Wanda's Reviews > Skinny

Skinny by Ibi Kaslik
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Oct 05, 10

Read from October 01 to 05, 2010 — I own a copy

** spoiler alert ** This book is about a young woman who is destroying herself while those around her are helpless to stop and can only watch her slide into oblivion. The narration alternates, between Giselle, the anorexic older sister, and Holly, the better compensated (albeit still disturbed) older sister. Within the narrative that is Giselle’s, she carries on a dialogue with her inner demon – which presumably is her disease. With respect to an accurate portrait of anorexia nervosa as an obsessive condition, this is spot on.
Giselle blames her anorexia on her late father whom she claims never loved her the way that he loved her sister and she spends much of the book exploring the ostensible reasons for her perception. Spoiler alert – apparently the reason for his lack of feeling for her is that he believes that she is another man’s child. Parenthetically, I did think that there was far too much emphasis on blaming family for the genesis of this eating disorder. Although family dynamics are not optimal in these families, they are not the CAUSE of the disorder. Kaslik falls into the trap of too many pop-psychology types – i.e. that your family is the cause of your dysfunction.
This is where this author gets in over her head and feeds us a weird tale of a physician who should have known better, subjecting his daughter to repeated EEGs searching for clues to her parentage. Evidently the suspected father suffered from epilepsy. Now there are a few things wrong with this scenario. First, any physician should know that EEGs are not necessarily diagnostic of epilepsy; second, only a small fraction of epilepsies are hereditary; third, the child never had a seizure for goodness sakes.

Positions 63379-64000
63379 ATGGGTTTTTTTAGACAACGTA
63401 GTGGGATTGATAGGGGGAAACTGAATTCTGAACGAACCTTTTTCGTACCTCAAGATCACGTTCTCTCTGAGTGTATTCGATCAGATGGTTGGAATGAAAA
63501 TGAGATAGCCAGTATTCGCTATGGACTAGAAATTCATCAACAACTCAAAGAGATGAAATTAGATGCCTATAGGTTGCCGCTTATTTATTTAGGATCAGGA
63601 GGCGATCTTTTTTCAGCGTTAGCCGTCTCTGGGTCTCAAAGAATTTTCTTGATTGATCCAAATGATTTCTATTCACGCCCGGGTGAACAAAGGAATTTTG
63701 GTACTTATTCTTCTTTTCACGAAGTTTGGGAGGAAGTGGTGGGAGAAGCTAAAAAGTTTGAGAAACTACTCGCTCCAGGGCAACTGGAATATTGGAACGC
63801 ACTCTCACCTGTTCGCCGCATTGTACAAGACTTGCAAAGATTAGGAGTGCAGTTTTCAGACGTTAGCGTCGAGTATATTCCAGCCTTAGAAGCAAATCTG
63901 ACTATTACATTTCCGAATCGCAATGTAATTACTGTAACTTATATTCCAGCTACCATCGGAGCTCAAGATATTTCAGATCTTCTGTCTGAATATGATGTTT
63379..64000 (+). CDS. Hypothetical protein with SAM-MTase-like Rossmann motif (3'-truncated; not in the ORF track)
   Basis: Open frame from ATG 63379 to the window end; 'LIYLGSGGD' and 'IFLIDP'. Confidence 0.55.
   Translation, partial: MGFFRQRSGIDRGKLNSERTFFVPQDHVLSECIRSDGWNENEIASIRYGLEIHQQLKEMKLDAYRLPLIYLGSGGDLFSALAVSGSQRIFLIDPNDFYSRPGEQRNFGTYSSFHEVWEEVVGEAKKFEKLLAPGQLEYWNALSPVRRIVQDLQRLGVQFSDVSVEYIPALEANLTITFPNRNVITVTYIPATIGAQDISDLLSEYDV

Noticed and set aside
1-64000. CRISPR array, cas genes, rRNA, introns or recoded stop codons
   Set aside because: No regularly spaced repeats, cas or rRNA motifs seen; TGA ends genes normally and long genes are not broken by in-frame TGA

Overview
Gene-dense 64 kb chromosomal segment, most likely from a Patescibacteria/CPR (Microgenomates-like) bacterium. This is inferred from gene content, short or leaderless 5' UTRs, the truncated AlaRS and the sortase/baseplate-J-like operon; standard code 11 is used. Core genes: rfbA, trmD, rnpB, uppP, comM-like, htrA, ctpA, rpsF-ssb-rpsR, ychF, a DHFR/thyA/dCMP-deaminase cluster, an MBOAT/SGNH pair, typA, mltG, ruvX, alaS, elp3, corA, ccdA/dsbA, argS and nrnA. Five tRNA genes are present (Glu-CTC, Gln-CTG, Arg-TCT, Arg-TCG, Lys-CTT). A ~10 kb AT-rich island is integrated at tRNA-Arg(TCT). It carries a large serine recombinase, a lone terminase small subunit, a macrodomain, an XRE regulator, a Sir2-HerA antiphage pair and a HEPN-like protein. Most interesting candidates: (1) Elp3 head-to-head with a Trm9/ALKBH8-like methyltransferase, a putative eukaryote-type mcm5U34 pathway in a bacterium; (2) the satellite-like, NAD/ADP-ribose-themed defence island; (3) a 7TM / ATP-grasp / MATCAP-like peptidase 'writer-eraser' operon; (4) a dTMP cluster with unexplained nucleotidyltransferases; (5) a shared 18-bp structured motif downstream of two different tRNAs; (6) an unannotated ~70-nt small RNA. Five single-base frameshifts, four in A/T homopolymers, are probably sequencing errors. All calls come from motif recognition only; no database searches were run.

I think the author wanted to somehow gross her audience out with visions of electrodes and a strange looking apparatus resembling (perhaps?) an ECT device. Who know, but the issue is that she could have used something other than epilepsy as a way to question and establish paternity. It just does not work.
This is a dark, often difficult to read book. It contains an awful lot of inner and outer dialogue that sometimes tends to tangent and rambling – as does real self-talk and conversation. I found it to be far above the level of Young Adult – for which it was designated. A non-young adult would have trouble with this book – it is not easy reading, nor for the fainthearted.
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Comments (showing 1-3 of 3) (3 new)

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message 1: by Merry (new)

Merry Good psychological insight Wanda!


Wanda Thanks Merry!


Joanna Karaplis I agree the electrodes part was weird. Her dad was a doctor--wouldn't he have just done a paternity test??


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